That is a lot to do in just 3-5 years. Enlist the help you need to do everything to fulfill your needs in retirement. Keep in mind that basic retirement planning should start within a few years of graduating from dental school. Having a financial planner, accountant, insurance agent and pension advisor all working together early on will help you in the long run. The following are some general guidelines to consider well in advance of retirement that will then help you when that time comes.

  • Don’t get into a bad spending cycle. As you earn a little more, you might start spending a lot more. A great habit to get into is to diligently track your spending. Use a money management tracking software to analyze your spending patterns and adjust accordingly.
  • Save for tomorrow, today. While it’s great to try and pay down debt right now, if you are sacrificing retirement dollars for some debt reduction in your practice today, you might be sorry. It is essential to reduce debt sensibly with a long-term strategy that considers interest rates, your age, tax rates and your retirement goals.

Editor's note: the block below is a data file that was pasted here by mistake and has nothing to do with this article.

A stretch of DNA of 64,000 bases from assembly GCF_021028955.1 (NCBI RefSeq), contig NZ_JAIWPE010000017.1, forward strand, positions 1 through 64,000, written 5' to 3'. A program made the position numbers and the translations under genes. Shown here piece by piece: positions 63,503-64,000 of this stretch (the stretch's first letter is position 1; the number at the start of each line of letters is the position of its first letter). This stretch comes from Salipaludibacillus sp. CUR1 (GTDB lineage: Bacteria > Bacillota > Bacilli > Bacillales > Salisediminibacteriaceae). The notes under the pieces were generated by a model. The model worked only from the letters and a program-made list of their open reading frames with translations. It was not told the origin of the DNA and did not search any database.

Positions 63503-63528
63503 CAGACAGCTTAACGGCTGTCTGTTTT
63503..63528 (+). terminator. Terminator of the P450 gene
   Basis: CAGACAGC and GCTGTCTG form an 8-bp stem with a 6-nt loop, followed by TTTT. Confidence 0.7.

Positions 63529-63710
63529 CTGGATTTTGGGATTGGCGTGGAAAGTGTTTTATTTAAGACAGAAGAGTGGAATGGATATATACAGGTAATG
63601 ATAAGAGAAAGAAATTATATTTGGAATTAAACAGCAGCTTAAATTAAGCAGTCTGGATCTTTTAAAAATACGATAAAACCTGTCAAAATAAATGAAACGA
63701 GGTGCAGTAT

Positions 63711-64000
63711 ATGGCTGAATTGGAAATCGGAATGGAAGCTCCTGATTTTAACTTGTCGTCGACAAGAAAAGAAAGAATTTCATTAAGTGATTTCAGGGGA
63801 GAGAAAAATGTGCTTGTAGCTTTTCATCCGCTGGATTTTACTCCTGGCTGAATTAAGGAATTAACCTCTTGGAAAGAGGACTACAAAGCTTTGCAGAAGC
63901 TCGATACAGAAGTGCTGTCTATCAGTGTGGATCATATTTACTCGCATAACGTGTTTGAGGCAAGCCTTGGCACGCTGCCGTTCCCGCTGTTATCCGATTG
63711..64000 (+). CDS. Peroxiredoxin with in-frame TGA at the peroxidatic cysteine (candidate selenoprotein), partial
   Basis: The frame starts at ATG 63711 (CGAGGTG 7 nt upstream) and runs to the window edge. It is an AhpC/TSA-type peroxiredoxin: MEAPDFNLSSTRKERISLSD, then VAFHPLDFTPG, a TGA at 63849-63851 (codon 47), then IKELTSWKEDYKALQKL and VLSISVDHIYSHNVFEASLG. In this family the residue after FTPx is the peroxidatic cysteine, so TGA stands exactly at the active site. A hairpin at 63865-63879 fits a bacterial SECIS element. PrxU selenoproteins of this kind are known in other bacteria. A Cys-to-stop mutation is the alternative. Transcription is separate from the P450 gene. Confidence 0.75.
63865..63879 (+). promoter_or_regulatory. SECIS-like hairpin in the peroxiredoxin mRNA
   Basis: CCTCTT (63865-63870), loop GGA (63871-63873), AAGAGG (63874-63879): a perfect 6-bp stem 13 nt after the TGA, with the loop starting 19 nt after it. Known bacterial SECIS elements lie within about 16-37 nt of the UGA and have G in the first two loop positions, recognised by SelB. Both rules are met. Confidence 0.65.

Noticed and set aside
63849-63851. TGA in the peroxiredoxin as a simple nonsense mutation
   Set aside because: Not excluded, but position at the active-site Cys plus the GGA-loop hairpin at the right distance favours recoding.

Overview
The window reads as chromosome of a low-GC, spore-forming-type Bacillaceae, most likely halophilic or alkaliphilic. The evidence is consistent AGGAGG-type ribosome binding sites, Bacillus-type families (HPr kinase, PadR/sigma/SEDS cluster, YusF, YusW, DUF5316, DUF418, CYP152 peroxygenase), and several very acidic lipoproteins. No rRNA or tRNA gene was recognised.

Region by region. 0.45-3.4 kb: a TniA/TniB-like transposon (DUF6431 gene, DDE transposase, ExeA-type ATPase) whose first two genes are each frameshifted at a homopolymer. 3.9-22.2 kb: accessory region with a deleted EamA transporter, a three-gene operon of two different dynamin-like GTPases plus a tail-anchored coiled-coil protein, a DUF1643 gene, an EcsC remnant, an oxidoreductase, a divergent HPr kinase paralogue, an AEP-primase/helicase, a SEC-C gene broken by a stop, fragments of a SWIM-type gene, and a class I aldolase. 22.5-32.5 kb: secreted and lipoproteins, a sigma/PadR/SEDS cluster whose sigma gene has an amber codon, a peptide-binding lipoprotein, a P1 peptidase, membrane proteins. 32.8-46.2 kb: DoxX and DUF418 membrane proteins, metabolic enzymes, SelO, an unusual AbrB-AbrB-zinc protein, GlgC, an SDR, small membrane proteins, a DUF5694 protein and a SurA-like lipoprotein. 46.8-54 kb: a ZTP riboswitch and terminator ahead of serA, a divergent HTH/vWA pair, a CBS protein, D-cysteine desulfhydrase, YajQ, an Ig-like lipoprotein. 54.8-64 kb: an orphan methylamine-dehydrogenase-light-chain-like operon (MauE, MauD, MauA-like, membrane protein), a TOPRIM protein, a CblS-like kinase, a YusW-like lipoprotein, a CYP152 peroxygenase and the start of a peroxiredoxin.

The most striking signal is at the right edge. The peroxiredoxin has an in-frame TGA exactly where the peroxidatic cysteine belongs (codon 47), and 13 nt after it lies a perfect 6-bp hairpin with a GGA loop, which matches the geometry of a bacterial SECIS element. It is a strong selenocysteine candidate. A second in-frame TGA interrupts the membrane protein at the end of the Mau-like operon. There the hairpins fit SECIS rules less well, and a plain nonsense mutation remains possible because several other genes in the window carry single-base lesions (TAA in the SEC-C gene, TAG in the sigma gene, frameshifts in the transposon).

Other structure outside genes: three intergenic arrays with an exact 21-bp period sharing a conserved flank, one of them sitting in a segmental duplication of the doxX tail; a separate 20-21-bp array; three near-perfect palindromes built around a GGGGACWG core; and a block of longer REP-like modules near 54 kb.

• Invest in yourself. A well-maintained, up-to-date practice will always sell easier than those that are ignored. Some buyers don’t look past a dated office and equipment to realize there is a great patient base. Plus, when you make expenditures early enough, you, your staff and your patients will enjoy the majority of the useful life of the equipment or improvement.
  • Make smart investments. While updating your basic equipment, décor and leaseholds on a routine basis is smart; make substantial investments wisely. Equipment such as a Cerec machine or a 3D cone beam unit should be purchased only if it will increase your return on investment. A good rule is that it should be used enough to offset the expense. Your patient base should be able to support your investment, don’t hope that it will expand your practice.

Overall, don’t get blindsided. Be prepared to help keep your stress at a minimum and ensure a worry-free transition. While every situation is different, a dental practice transition consultant will do everything possible to make your retirement a painless process.

Matt Scherer | PMA Practice Transitions | Ohio | Pennsylvania Published by Matthew Scherer on November 16, 2018